Being a SAS company on their own, the guys at Threat Stack didn’t had virtual clients and didn’t install anything into their customers’ environments other than a little agent. They figured out how to operationalize technology and employed their own internal DevOps and security teams. However, most engineering teams start digging on log data only when there’s a problem with a customer that needs to be fixed. Finding an efficient solution to work on logs automatically beyond just debugging operations was necessary. Therefore, they needed an on-prem solution that could aggregate logs more efficiently without running into cost, visibility and granularity issues. Graylog was able to deliver a lot of incremental benefit other than the core log aggregation functionality, and it was able to do it in a way that allowed Threat Stack to keep control over all operations with no risk of accidental leaks.
Why are larger companies switching to self-hosted log management solutions?
When a company is still young and small, starting with something that runs in the cloud such as a SAS-log solution is certainly a good idea. At that stage of a company, you have other problems than your logs. But once a transformation is done and the company start growing into a more serious business, SAS-based solutions are not enough. Getting the chance to work with an on-premise solution that operates on servers and data centers owned by the company itself seems the answer to all problems. Here are the four main reasons why larger companies eventually switch to self-hosted solutions such as Graylog:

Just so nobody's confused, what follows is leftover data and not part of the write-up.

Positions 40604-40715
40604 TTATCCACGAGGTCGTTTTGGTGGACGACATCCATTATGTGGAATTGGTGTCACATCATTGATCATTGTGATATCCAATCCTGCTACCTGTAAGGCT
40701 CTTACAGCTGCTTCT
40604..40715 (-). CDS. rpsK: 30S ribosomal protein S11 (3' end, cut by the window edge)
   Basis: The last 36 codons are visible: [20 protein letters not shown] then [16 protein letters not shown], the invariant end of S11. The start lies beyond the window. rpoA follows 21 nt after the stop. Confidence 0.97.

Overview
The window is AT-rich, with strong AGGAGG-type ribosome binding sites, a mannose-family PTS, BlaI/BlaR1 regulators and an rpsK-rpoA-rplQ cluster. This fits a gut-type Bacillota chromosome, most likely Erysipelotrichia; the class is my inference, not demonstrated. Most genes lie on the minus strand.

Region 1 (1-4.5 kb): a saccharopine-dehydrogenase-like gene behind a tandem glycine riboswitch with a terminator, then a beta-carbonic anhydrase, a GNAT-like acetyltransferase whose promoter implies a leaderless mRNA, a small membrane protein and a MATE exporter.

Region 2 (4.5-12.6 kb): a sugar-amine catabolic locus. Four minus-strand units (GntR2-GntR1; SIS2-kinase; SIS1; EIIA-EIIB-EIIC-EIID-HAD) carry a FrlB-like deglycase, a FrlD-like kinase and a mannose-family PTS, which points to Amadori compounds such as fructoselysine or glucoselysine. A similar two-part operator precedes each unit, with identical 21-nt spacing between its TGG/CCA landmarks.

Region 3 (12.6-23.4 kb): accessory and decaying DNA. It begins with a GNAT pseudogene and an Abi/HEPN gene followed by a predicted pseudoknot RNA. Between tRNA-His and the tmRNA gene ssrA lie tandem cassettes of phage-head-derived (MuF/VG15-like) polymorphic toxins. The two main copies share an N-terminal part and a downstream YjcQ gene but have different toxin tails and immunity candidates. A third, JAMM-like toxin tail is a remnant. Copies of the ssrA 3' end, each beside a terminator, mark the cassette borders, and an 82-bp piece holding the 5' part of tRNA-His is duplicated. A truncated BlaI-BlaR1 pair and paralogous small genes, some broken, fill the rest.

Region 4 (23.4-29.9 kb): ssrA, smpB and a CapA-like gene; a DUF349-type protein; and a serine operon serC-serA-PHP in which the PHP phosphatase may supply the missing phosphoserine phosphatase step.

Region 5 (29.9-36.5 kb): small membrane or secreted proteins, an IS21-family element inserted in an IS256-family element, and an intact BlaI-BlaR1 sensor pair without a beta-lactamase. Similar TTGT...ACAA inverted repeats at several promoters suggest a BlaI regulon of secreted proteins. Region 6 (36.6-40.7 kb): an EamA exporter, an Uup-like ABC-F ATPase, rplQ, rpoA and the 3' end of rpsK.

Many SAS-based solutions offer pricing sliders that start really cheap making you feel like you’re saving a lot of money. However, the costs of storing large amounts of log data in a software service solution escalate rather quickly. So, once a company wants to collect more logs or handle larger amounts of data, the costs can become prohibitive.
Lack of options and flexibility
When the logging solution is completely hosted, there’s no real way to extend the system with plugins or hook it into other systems. You’re always limited to what the vendor offers you, depriving your company of its much-needed agility and flexibility.
Handling data efficiently